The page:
And it primarily depends on the doula. I mean, some dealers are much more hands on in that stuff. And some are more removed, and just they're really just doing the emotional support. And then others might be really curious about birth and doing some hands on stuff. Yeah, they might have done training on their own side and learn certainly more involved. It's to have somebody there who has hundreds of bursts under their belt, at least just it'll just watching them and learning is going to it's going to be a little bit different than being completely on your own. Yeah, so yeah, it's a spectrum.

Right? I mean, I used to call myself a traditional midwife. I feel like I've been asked not to by people of color, and I will respect that. But a lot of you explain what can you explain why? A sure because the the customs and the tradition involved in black Midwifery, the history of that here in our us in the US, would mean that the tradition was held alive by people of color. And so a lot of people of color have asked us not to use that term to describe ourselves. And there's plenty of controversy around that because a lot of folks that call themselves traditional midwives maybe are they felt like they did learn this practice through custom or a tradition or culture. And I in some ways I did I did it as well, but but mostly from white women.

So what do you call yourself.

I call myself a community based midwife. Okay? It's all just terminology, though. I mean, we're all just trying to find words that fit what we do and how we fit in. So this is
the word traditional. Anything, it's potentially offensive because it implies something.

Well, I think that's what I'm being told. Yes.

And what does it imply? I'm just trying to understand i It's not hitting me that way. I want to make sure I'm understanding, it's helpful to understand.

Sure, and I don't I don't think that a lot of folks necessarily understand or agree with us. So I'm not necessarily like advocating for that. I'm just saying that this is what I've been told and that I will respect it. And that's that the tradition of midwifery was held alive during times where specially during segregation when birth was moved into a hospital setting. So many black folks were keeping the midwifery tradition alive by attending homebirths even when it wasn't legal, that they need to be given the respect that the tradition is held alive through black midwifery.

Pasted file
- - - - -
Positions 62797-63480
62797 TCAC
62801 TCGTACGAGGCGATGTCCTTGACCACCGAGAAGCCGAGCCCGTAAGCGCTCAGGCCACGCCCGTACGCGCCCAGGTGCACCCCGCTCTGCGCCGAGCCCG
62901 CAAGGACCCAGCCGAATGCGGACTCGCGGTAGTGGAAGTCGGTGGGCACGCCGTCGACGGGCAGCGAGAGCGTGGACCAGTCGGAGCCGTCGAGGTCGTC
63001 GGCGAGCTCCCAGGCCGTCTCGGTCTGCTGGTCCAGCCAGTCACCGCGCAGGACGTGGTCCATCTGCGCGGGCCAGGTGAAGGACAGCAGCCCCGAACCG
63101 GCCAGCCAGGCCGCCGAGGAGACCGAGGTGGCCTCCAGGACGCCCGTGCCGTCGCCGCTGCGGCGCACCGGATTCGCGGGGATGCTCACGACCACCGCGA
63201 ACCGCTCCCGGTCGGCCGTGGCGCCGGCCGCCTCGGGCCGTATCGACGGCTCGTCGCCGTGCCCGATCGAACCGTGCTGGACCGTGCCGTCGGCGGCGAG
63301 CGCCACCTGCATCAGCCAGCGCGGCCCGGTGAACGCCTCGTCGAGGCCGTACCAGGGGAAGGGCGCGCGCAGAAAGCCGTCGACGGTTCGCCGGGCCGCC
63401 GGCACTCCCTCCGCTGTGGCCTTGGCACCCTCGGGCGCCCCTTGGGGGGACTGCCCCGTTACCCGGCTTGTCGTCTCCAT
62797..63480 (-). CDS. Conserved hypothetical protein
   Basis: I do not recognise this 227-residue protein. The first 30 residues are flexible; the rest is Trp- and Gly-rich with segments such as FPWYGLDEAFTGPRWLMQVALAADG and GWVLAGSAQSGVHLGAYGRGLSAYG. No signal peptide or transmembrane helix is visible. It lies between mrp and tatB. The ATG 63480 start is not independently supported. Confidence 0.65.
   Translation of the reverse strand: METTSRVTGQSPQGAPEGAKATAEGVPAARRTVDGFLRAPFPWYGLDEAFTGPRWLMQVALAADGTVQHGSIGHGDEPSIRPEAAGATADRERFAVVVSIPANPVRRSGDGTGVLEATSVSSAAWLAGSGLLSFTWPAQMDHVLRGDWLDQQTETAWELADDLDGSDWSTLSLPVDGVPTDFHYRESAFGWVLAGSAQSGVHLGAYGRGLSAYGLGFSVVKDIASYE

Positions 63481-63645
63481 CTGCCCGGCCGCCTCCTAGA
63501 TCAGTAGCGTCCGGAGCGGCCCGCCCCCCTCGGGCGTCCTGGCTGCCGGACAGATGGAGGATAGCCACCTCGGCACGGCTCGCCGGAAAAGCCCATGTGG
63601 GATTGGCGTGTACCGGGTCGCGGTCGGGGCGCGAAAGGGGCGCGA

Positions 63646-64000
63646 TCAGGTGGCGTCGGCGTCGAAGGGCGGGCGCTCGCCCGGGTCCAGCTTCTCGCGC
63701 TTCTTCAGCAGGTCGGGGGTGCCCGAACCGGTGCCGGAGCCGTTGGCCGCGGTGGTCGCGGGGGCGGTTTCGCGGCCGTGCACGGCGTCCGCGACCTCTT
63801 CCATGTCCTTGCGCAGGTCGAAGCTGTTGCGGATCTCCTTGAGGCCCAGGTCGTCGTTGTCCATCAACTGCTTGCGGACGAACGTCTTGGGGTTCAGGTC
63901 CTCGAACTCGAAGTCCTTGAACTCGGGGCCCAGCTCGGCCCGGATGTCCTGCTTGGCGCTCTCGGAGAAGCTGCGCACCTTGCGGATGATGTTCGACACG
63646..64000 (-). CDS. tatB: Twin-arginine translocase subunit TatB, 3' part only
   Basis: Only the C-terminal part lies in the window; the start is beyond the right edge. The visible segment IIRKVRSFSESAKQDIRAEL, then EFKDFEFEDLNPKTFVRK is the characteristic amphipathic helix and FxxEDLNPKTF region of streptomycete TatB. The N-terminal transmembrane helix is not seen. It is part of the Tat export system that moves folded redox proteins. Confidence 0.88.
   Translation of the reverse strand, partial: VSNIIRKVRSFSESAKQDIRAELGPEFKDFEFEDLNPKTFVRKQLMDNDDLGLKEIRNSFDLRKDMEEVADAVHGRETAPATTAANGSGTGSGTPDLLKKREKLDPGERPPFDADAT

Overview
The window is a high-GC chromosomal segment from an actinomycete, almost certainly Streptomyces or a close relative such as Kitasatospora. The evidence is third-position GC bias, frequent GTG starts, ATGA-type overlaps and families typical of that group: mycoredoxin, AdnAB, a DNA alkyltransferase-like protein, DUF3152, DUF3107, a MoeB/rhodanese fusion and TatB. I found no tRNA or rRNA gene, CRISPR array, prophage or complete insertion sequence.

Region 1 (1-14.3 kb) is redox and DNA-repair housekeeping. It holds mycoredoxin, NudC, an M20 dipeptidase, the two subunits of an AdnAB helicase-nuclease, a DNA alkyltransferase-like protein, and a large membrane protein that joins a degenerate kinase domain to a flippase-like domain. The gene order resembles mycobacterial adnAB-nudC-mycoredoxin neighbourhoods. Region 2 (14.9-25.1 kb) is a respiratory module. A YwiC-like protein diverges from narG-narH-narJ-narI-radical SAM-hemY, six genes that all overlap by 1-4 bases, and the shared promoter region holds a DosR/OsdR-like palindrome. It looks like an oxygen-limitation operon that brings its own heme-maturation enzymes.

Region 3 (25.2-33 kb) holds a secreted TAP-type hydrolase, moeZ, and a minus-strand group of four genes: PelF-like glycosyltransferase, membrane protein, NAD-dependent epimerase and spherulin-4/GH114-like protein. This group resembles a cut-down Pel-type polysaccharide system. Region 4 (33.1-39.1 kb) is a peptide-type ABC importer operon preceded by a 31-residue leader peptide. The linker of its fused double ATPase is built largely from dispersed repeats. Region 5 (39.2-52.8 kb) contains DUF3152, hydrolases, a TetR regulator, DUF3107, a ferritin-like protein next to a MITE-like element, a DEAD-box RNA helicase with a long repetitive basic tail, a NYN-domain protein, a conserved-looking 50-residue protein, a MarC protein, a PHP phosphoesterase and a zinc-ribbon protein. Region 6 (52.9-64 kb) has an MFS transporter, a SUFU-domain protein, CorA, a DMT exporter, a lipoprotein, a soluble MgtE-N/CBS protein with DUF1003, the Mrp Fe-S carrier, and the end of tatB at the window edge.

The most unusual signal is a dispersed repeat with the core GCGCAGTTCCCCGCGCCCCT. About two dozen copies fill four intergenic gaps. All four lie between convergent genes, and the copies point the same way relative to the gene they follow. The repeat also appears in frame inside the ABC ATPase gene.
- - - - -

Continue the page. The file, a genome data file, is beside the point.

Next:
What does the word tradition imply? Does it represent the black women who kept birth going without the support? Or does it imply the ones who moved into a hospital? Because the word seems so neutral to me? Which one does it represent? Do you No, no, not necessarily. No.

So why isn't that a good word to use and showing support for the women who kept him alive?

I think it's a fantastic term to use, and especially describing black midwives.

She's saying that the black community isn't wanting it to be applied to white midwives.

Yeah, and I and I'll and I'll say is, it isn't just the black community. I mean, it's definitely Native Americans and people who, who really are responsible in the US for holding up this tradition of midwifery.

So there's, so they're saying white midwives of today shouldn't get to use that term necessarily.

I think I'm hearing that some Yes. Hmm. Okay. Yeah. Like, I feel like I derailed us a little bit, because I know that's very useful. This is how we learned this is really useful. And I know everyone's interested, if we just say, if we just throw out there that you're being asked not to use the term, everyone's going to be saying, Wait, please stop and tell us why. And I know that you're gonna appreciate the the side conversation.

Sure, well, we will learn we would learn this best from people of color. I'm definitely not the best teacher. I know, our listeners can't necessarily see, but I'm just as wide as they come.

So you can't say that we got it. Right. And that we're, we're not here though to write. Okay, but I still couldn't, I'm still trying to get my head around it. Okay, so I'm sorry to interrupt. Oh, that's fine. That's great.

It was really helpful to have that conversation.